I would avoid wiring midranges up in series if possible (you can run into the problem with the back EMF from the first driver causing not so pleasant audio output for both of the midrange drivers). It's much "cleaner" to deal with paralleled drivers in terms of crossover design.
     
  11. Matt Dolejsi

    Matt Dolejsi Agent

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    thanks for that input on series/parallel wiring, so i should try to have all the drivers run parallel, or as long as the mids are in parallel i can run them in series with the tweet??? This is going to get interesting, i might end up with something like a MTMT or TTMM or MTTM, any input on that, i find i have more wiring flex that way, would it sound terrible????
     
  12. Patrick Sun

    Patrick Sun Moderator
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    I'm not quite sure you are grasping the fundamentals here.

    The crossover for the speaker is composed of filters for each driver.

    For a MTM, that's basically a 2-way speaker. There's a highpass filter connected to the tweeter, and a lowpass filter connected to the midranges (connected in series or parallel). The lowpass and highpass input side is simply parallelled from the amp's positive and negative terminals via speaker wire. Sure, you can bi-wire (but it's effectively connecting the filters in parallel), or you can bi-amp, where there's individual amps for each filter that is connected to its driver(s).

    The typical 2-way crossover network looks like this (just pretend there are paralleled midranges where the single midrange is shown):

    http://www.patcave.com/suntwo/s2-xo.jpg

    In the odd case that a MTM is a 2.5 way speaker (a very non-typical speaker configuration), there's 3 filters, and each one is connected to one of the 3 drivers. One filter is highpass for the tweeter, one filter is lowpass for the upper midrange driver, and the last filter is a lowpass (where the frequency cutoff down low is around the baffle-step frequency region, or below).

    This is what the crossover diagram looks like for a 2.5 way speaker crossover:

    http://www.patcave.com/sunmain/s1-xo.jpg

    I can't think of a good reason to connect the midranges (however you connect them, parallel or series) in series with the tweeter. That just doesn't make sense.

    The integration of the tweeter output and the midranges' output is crucial for optimal sound quality from the speaker. The crossover design portion is what makes or breaks a speaker, no matter how good the drivers used in the speaker. If you plan on using stock crossover networks, you may get lucky and get a speaker that sounds okay, but it'll be a rare occurrence that the speaker will be optimized to take advantage of each driver's strength for the best sound quality possible, if you use stock crossovers.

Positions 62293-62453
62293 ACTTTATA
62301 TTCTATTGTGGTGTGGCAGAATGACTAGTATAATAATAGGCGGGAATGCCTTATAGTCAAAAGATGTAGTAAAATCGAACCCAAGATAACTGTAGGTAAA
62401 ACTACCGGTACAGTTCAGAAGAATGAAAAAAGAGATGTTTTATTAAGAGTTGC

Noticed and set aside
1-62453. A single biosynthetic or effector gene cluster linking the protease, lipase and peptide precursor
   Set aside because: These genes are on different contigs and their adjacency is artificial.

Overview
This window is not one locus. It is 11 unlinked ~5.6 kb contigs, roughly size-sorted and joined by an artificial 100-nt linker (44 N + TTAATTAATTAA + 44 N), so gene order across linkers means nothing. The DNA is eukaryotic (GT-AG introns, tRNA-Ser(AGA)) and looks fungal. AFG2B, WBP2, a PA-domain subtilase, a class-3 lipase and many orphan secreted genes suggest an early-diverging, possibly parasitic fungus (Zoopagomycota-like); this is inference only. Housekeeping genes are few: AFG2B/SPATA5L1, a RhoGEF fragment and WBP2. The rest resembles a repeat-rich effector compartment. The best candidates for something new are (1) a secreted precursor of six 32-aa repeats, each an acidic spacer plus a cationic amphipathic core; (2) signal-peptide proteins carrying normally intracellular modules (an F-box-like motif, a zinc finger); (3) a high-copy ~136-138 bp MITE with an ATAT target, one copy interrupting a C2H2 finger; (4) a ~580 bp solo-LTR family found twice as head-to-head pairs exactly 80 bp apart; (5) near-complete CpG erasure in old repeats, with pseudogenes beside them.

13. Matt Dolejsi

    Matt Dolejsi Agent

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    Ok, interesting about the impendences

    ************************************************
    Simplisticly speaking, the parallel hookup of 2 midrange drivers and the tweeter (through the crossover) does not mean the nominal impedance is the paralleled impedance of the 3 drivers. Instead, more likely, the nominal impedance is the lowest of the impedance of the tweeter or the midrange drivers (wired in series or parallel).
    **************************************************

    can you expand a little, so if i had an 8 ohm tweeter, and two 16 ohm drivers for the mids, my nominal should be around 8 except at certain peaks, (low hz)

    and i take it i shouldn't try 4 ohm series mids....could i benefit from simply using one 8 inch driver that matched well with the tweeter and make them both 8 ohm???
     
  14. ChrisAK

    ChrisAK Extra

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    The tweeter and the woofers are technically hooked up in parallel. However, the highpass filter takes the woofer(s) out of the circuit with high frequencies, and the low pass takes the tweeter out of the circuit with low frequencies. The problem with some 4ohm speakers is that they do not use impedence compensation. As it has already been stated the impedence for a woofer will vary with frequency. A 4 ohm speaker can dip to